Over a fortnight has passed since the Ramadan celebrations ended and the hundreds of Instagram pics of sparkly Eid outfits, Starbucks Frappuccinos and mehndi patterns are long gone. Some are probably still basking in their puppy fat weight loss or bemoaning their unfortunate spare tyre after indulging in too much fried food for Iftar (the post-fasting meal).
For me, I noted a striking sense of sadness among the Ummah (the global muslim family) when the month of Ramadan had finished. It’s quite difficult for non-Muslims to understand how the majority of Muslims can be excited about fasting. When I was 10 I did a 12-hour fast for Christian Aid (with as much water as I wanted) and thought I’d done something incredible. Now I feel a bit cheeky for accepting people’s money for something that Muslims do for free! I remembering thinking that Muslims were crazy for doing something so ‘unnatural’ but here I am two Ramadans later alhamdulillah and probably considered just as crazy by my workmates. For that reason, I always made an effort to smile around my boss during Ramadan and to refrain from complaining so that I could try and convey in a small way the fact that Muslims actually look forward to the challenges and blessings of Ramadan all year. A shared activity such as fasting is such a powerful way of bringing people together and gives a renewed sense of unity to the billion plus people who partake in it.
One of the great things about Ramadan being thirty days is that it is a long enough period for your new routines to become a habit which you can then aim to carry on throughout the year. Whether this means you escape the shackles of caffeine addiction, smoking or even changing your sleep pattern so you can wake up and be productive in the morning. On the down side though, the rest of the year is pretty long too and it’s difficult to keep up the habits you’ve learned.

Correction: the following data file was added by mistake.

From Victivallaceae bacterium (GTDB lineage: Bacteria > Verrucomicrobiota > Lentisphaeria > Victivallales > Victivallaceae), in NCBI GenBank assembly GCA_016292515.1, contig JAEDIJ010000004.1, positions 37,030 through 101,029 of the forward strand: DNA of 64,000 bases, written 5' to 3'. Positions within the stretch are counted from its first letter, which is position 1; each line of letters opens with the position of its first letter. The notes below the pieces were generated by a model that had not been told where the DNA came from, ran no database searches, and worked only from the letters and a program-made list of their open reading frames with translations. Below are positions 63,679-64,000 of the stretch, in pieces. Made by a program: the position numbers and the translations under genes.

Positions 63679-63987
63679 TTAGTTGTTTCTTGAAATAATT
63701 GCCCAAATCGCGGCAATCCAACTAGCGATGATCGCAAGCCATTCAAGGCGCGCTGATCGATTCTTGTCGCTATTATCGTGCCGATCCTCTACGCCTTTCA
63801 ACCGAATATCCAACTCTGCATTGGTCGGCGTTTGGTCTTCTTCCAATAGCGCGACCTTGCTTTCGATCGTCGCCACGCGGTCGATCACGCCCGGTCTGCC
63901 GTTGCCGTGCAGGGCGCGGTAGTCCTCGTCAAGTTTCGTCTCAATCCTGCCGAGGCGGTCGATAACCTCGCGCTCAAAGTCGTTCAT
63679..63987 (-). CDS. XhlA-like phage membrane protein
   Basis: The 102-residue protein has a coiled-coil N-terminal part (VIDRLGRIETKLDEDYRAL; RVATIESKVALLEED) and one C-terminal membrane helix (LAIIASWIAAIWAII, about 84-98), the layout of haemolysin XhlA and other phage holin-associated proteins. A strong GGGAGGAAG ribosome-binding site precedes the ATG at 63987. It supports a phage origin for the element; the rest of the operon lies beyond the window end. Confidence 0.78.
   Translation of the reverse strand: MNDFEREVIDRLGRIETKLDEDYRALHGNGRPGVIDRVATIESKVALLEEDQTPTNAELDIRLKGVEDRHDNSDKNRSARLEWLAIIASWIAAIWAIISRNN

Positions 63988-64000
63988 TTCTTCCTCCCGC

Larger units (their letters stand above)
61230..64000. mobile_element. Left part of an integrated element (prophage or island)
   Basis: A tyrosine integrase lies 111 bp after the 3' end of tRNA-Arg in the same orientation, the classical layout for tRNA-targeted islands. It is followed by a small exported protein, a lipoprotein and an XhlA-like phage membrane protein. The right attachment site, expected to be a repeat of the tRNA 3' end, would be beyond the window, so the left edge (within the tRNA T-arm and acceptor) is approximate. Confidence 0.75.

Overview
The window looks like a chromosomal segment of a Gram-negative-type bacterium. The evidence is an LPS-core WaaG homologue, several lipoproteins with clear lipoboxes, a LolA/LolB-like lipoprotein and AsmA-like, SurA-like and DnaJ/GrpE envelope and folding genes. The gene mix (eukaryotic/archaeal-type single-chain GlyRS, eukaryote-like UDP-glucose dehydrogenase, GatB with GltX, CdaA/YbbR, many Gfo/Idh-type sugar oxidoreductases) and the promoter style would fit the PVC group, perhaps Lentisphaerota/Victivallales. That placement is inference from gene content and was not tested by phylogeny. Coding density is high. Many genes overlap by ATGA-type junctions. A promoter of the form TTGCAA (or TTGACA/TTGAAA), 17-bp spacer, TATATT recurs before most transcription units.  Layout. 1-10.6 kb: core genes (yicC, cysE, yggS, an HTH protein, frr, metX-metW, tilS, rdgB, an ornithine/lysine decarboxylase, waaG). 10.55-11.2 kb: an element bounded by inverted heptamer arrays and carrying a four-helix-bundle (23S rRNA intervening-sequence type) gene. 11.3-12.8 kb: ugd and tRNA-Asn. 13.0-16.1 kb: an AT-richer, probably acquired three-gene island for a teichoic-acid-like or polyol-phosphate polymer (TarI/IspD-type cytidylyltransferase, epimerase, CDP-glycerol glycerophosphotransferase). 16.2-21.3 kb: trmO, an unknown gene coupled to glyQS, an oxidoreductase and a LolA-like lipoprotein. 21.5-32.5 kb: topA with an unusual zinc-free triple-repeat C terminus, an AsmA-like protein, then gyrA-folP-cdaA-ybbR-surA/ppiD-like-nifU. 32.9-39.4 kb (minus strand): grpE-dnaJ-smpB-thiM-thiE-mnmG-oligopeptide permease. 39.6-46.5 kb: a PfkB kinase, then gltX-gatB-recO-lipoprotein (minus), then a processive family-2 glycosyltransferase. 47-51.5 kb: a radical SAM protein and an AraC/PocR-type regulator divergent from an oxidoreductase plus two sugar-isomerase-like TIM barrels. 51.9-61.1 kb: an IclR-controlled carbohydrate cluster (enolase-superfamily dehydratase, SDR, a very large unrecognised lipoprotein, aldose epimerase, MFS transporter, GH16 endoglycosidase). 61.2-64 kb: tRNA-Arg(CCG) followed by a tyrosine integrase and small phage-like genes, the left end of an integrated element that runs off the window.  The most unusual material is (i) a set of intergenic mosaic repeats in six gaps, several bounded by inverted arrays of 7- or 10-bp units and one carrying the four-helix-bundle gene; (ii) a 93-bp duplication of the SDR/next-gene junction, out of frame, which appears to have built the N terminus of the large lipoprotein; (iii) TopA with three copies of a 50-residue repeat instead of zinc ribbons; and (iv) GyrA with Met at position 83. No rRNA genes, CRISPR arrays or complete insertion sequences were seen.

Firstly, I miss the excitement and group enthusiasm about the five daily prayers (Salah). I think this was indicated in the most modern of ways by the fact that #fajr (the first prayer of the day) was trending without fail for each of the thirty days of Ramadan. Obviously just because it’s not trending now doesn’t mean that people aren’t up and praying but for me at least, I do find it hard to keep up that Ramadan enthusiasm for Salah. Sometimes it feels like just another chore to fit into my busy schedule and becomes a bit robotic. So for myself, my aim for this month to make sure that prayer doesn’t play second fiddle to everything else in my life. Here are some of my main observations from the last month.
Unfortunately after less than a month I’ve found that I’m already addicted to Caffeine again. In fact, I’m more dehydrated now than when I was unable to drink during a 17-hour day! I was happily chugging away 8 pint glasses of purified water through the night whereas now I’m barely having a pint glass in between the ritual caffeine boosts. It's strange that while water was the only thing I could think about last month but only a month later I continually forget to drink all day!
I've also realized that I need to re-focus my mind again to remind myself of what both the mind and body are capable of doing. One thing that surprised me during Ramadan was that my level of Thirst plateaued that you get used to. At work normally, my tummy rumbles after only two hours without a snack but during Ramadan it almost stopped making noise completely (except for brief whimper where lunch would normally be). So now I need to remind myself that there's a big difference between really needing food and just fancying that kinder bueno in the cupboard because it's there (staring at you!)
Finally, a note for those who know new reverts. Ramadan is a time when there is usually a sudden influx of New Muslims, many who were either researching during the month and then decided to make it official or those doing their very first fast. It's a really exciting time to become a Muslim during the fanfare and excitement of Ramadan but it's tough in the following months when you find yourself overwhelmed by so much to learn and often you don't know where to turn, especially if you're family and friends are coming to terms with the change too. So if you do know any new reverts you could always pop in and say hi or just send a quick message on Twitter or Facebook just to see how they're getting on. I'm sure it would be really appreciated.
★ ★ ★
Inshallah (God Willing) this was helpful to some of you.
Please feel free to leave any comments or advice below
Are there are things that you find difficult to keep up throughout the year?